Mitsuboshi Colors
Episode 5

by Christopher Farris,

How would you rate episode 5 of
Mitsuboshi Colors ?

Probably the most important development in Mitsuboshi Colors this week is that HiDive has added subtitles translating the lyrics of the theme song, and gosh is it cute. It's a delightful ode sung by the girls about how they need to be the ones to protect the town, because only they have the energy and awareness that adults lack. The energy of that song carries into this episode as well. It's another low-key affair, with the Colors doing little beyond just messing around, but this series that can imbue this material with entertaining personality when it's at its best.

The opening segment is emblematic of this, as the girls just play around with a box of old toys. That the series manages good entertainment out of something so simple is a testament to its abilities. This bit staggers beats with excellent comic timing, such as Saito grabbing the paper plane mid-air, or Kotoha smacking any of his stuff with the Kendama. There are also less in-your-face touches, like the detail of Saito using his phone to look up how to use an old spinning top, or the girls coming to the conclusion that their inability to understand Pops's games means that he didn't have any fun in his childhood. Is this series actually a commentary on the generational gap and today's kids not appreciating the simpler things in life? Given how simply the Colors' days pass otherwise, I think it's safe to say that's not the case. (Besides, Mitsuboshi Colors is not the type of show to tackle critical subject matter.)

Or it shouldn't be, anyway. The main thrust of this episode is getting the girls down to the zoo for the day, but the path it takes to get them there is odd to say the least. The girls have gotten their hands on a book about zoo elephants who were to be poisoned but ended up starving to death during World War II, (It's a real book too!) and the tale understandably leaves them all sobbing (even the pointedly grim Kotoha). Even the audience gets the full version of the story, complete with cutesy drawings of elephants dying. It's jarring, to be sure. While the presentation of the story and the girls' reaction to it fits within the child-perspective framework of the show, complete with them making bad jokes in the middle of their sadness, it seems like an unnecessarily weird way to lead into this plot. The main takeaway is that this story will facilitate the girls' ‘mission’ at the zoo, as the book leaves them convinced that the animals at their modern-day facility might be starving as well.

This concocted conspiracy becomes the main thread through the rest of the episode, and it does work to spice up what would otherwise be just a day with youngsters at a zoo. Unlike last episode's festival antics that ran out of steam halfway through, this one is packed with gags and asides that keep it fun. The girls taking a moment to shout their team name and strike their little poses is cute, as are the mental gymnastics they do to rationalize how they think the animals are being fed. The girls even deduce that a large bone a tiger is chewing on means Pops was fed to the animals, and there's a humorously patronizing cutaway to Pops hanging out with Saito, reassuring us that he's fine in case we were actually worried.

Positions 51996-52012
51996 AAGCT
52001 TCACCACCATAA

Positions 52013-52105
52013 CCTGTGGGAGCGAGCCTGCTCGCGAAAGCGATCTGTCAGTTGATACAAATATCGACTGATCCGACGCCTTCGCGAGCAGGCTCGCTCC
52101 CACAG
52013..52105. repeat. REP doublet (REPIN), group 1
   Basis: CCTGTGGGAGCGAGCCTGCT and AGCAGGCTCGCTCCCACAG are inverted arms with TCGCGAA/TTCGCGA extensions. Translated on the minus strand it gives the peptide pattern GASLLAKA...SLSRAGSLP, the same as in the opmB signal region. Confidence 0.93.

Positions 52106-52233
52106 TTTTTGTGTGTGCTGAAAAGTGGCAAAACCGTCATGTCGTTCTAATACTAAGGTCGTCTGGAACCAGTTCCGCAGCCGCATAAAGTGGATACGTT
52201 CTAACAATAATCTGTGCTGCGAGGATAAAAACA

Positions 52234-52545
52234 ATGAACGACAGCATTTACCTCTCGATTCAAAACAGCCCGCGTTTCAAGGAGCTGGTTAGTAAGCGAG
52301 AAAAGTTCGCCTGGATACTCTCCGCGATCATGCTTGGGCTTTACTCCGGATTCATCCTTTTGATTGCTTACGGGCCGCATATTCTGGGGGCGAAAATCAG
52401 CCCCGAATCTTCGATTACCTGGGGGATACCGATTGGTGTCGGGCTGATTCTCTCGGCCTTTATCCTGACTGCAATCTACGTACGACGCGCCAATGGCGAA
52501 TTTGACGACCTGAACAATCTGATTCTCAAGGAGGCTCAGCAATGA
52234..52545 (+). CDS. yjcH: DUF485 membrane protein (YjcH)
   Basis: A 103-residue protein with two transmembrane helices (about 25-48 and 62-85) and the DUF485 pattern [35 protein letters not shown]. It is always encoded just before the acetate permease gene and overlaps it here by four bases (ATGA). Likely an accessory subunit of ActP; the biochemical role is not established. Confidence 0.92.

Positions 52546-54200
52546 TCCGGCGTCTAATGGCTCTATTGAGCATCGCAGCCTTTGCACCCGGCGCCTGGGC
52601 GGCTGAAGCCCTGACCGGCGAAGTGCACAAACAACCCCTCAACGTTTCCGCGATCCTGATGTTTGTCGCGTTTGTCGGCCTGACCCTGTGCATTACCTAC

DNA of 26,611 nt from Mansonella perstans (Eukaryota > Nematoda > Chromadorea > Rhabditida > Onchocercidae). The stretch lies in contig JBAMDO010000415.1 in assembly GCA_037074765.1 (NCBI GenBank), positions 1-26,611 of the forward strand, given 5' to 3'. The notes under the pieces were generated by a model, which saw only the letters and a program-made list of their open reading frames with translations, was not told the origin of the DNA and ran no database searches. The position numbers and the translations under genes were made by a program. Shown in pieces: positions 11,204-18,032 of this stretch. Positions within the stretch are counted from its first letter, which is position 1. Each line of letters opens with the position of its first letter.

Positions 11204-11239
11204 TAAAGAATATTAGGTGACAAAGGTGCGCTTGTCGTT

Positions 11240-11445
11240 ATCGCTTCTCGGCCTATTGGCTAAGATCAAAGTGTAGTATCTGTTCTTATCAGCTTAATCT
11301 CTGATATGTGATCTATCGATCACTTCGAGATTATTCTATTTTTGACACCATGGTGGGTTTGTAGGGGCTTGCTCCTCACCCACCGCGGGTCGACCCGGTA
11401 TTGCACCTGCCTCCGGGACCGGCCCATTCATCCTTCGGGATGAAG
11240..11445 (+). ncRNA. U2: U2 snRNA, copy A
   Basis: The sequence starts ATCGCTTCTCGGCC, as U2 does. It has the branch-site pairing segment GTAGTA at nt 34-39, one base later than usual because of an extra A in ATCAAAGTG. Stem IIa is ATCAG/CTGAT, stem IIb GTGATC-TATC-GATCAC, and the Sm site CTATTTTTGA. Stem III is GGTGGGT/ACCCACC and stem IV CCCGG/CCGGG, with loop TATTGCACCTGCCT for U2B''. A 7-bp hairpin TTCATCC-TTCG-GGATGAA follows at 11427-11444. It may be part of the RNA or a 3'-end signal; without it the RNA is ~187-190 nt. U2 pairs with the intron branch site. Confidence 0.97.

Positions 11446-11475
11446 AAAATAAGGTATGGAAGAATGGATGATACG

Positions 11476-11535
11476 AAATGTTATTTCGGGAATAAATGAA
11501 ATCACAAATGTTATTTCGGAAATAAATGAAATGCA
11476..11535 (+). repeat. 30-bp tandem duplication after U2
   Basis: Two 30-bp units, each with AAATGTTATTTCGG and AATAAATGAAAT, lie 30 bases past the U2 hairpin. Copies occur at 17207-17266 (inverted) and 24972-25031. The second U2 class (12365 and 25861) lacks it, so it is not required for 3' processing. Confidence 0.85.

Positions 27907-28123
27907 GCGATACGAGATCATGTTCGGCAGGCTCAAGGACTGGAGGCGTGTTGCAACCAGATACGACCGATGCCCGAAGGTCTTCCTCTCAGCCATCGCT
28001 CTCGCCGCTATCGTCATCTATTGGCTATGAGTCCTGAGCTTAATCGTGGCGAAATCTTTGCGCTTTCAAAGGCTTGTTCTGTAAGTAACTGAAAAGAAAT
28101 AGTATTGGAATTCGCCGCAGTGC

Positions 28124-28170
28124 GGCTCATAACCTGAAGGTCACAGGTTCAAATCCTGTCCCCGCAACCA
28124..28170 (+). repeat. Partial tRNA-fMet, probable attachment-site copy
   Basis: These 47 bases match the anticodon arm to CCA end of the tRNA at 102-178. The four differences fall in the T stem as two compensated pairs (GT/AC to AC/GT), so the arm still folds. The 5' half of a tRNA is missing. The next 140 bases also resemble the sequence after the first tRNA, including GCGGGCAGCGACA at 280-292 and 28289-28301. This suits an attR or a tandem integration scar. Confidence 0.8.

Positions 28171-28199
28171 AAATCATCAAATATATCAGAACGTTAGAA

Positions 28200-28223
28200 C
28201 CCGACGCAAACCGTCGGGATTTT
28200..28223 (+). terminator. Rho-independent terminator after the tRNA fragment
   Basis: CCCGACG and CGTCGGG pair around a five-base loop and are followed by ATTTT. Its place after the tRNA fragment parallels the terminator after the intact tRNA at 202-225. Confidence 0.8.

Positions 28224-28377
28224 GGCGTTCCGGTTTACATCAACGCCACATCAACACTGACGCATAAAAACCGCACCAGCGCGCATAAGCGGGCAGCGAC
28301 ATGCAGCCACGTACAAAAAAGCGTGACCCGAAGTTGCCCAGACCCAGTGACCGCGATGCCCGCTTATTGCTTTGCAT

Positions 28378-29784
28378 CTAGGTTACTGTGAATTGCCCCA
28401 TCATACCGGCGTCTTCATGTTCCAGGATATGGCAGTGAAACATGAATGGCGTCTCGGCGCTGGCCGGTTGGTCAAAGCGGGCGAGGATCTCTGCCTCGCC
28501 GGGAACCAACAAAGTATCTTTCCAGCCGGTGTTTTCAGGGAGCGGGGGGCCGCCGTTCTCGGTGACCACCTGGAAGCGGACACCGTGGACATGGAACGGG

That's an example of this episode utilizing one of Mitsuboshi Colors's best qualities: the way the girls' viewpoint affects how they engage with their world. Admittedly, that does mean that if you aren't sympathetic to their particular efforts, the trio can just come off as simple kids being excitable in public. If you're the type of person who finds that annoying, this material isn't going to work for you. The story does try to insert an adult edge to some of the adventures, particularly a great aside about a zoo worker's salary, but ultimately the series seems to realize that you're still here this many episodes in because you find this type of content to be a relaxing escape. And that you like seeing the girls dunk on Saito in casual conversation.

The character dynamics have continued to develop effectively over these five episodes as well. Seeing them support Yui was nice last episode, and there's a very endearing rapport this week between Kotoha and Sat-Chan, with the former really enjoying the latter's jokes (and as a lover of bad puns myself, I'm totally here for it). Even what could have been another slide-show montage of the girls touring the zoo ends up slipping in some nicely animated snippets, imbuing it with nice action and energy. The payoff is similarly satisfying, in the simple childlike joy of watching an animal at the zoo eat your shared snack. (Though as the show helpfully reminds us, you really shouldn't feed them yourself!) Overall, this episode makes its simple outing work with strong energy and some effective framing. However, I do think it would be nice to see more overtly adventurous superheroics from the Colors sooner.

Rating: B

Mitsuboshi Colors is currently streaming on HIDIVE.


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